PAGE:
Are You Really a Nurse? - page 2

Test Your Knowledge Before reading the article, take the short true or false poll at the bottom of the article to test your knowledge. Do you cringe when people use the word “nurse” loosely?... Read More

  1. by   RN/WI
    It's as though no one understands the difference! I've heard patients say one of my nurses in reference to the C NA. The CNAs nowadays do not correct them either in most cases. Medical assistants try and take nursing credit as well. It's actually a federal crime as an act of fraud when they do not correct the patient and allow the paying consumer to believe they are being serviced by a registered nurse if they truly are not licensed as one! Thanks for putting this out there.
  2. by   crazy2
    I agree with your statement but I really hated when I was an LPN and people would ask are you an RN? when I said LPN they acted like that title was " Not" a real nurse still irks me.
  3. by   JerseyTomatoMDCrab
    This is so important, I wish everyone would read it. It's definitely dangerous and a little offensive to allow others to incorrectly assume you're a nurse. There was a unit secretary in the trauma center at my old hospital job who called herself a trauma nurse. BIIIIg leap there.

    When I was in college, one of my friends called the lady who drew her blood at the Red Cross blood drive a nurse. I corrected her and she went off on me, yelling "It's still an important job!!!" I mean, yes of course it is. But so is firefighter, dentist, garbage collector and veterinarian. We don't call those important people nurses, do we?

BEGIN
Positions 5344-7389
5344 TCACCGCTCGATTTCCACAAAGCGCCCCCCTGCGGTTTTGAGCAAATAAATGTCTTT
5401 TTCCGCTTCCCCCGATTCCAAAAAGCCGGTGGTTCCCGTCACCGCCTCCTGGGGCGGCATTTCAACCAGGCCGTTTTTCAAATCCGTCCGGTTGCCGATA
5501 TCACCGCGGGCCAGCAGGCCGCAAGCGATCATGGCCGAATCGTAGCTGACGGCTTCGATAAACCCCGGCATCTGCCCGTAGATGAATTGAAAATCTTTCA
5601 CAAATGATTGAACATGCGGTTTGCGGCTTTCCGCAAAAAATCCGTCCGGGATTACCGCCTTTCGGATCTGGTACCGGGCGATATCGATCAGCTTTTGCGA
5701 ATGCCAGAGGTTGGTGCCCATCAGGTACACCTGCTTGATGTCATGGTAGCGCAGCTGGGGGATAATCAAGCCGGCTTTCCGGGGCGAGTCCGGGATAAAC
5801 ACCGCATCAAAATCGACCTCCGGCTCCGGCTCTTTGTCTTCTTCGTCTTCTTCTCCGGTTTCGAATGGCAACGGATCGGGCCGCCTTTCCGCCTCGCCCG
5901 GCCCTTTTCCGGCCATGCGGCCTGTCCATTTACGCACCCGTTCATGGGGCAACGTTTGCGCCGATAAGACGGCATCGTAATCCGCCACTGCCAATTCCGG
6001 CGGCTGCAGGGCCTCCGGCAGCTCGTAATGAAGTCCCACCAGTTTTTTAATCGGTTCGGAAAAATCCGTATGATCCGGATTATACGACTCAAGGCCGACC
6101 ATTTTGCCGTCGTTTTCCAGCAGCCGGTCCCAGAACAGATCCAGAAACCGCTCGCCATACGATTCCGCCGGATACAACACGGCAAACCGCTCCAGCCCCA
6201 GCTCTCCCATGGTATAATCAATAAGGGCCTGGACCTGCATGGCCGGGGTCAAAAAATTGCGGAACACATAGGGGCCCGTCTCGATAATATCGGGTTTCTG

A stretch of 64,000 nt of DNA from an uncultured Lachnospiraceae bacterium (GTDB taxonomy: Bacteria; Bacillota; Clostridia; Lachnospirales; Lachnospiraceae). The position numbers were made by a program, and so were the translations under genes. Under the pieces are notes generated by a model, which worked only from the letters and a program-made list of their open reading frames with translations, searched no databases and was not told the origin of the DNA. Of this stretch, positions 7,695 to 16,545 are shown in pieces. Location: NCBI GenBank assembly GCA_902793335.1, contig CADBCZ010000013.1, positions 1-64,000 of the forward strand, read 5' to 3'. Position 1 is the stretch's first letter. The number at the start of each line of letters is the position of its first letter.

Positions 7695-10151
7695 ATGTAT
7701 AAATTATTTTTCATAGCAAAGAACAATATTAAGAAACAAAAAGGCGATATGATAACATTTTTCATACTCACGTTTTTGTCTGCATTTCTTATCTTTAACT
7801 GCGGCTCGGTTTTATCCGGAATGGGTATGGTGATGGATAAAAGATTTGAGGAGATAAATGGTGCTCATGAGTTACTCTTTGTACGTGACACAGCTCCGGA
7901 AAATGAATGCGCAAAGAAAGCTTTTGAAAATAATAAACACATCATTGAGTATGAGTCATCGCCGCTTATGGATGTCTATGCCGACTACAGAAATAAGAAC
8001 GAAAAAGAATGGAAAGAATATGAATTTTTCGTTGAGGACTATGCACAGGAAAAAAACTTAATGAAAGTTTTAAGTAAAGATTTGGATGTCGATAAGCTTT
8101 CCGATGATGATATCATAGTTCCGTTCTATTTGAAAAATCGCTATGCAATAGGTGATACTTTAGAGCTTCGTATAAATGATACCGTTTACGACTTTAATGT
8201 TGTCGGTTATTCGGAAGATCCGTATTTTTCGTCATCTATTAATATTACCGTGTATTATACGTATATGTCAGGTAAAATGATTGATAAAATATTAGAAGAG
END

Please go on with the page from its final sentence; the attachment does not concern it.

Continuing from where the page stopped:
4. by   jen9317
    I completely agree. I knew a lot of my classmates who did not pass the NCLEX exam but because they had graduated, still called themselves nurses. Another peeve of mine is when CNAS call themselves nurses because "It's in their name". So I've been told. They always want to be included in "Nurses" meetings.
  5. by   djh123
    I think it's important. Although in my nursing home/rehab place, I rarely correct a resident or their family member when they refer to a CNA as a 'nurse'.
  6. by   TruvyNurse
    Diploma, LVN, LPN, RN=NURSE
    MA, CNA, Techs=No
  7. by   travduck
    i thought you could be called nurse after taking exams but before receiving results and be employed as interim nurse until results received and license. issued.
    Nursing, recently very apparently. is under attack as a profession. many are calling themselves or allowing the designation. But far more perpernious and insidious is the chipping away at nursing from some of the offsprings of nursing uch as social workers who now state that nurses are "just" nurses and therefore are not licensed or capable of advising,educating, nor counseling patients; requirements for specialized. additional certification for which RN and in many cases LVN training and ability was necessary for graduation from school such as drawing blood, catheter insertion, IV starts, medication administration, even bathing patients. As an RN I find such extremely insulting. My education spanned more. than 12 years of schooling and I meet and greatly exceed CEU requiements routinely. Yet I find each of the last 10 years that nursing role and "ability" has schrunk as to basic practice, true while expanding. in other ways. Though, too many times our "expansion" has been to be handed clerking duties because we are "just"" nurses after all.
    Last edit by travduck on Dec 21, '16 : Reason: Computer errors in sending
  8. by   PANYNP
    The veterinary techs at my vet's office are referred to as "nurses".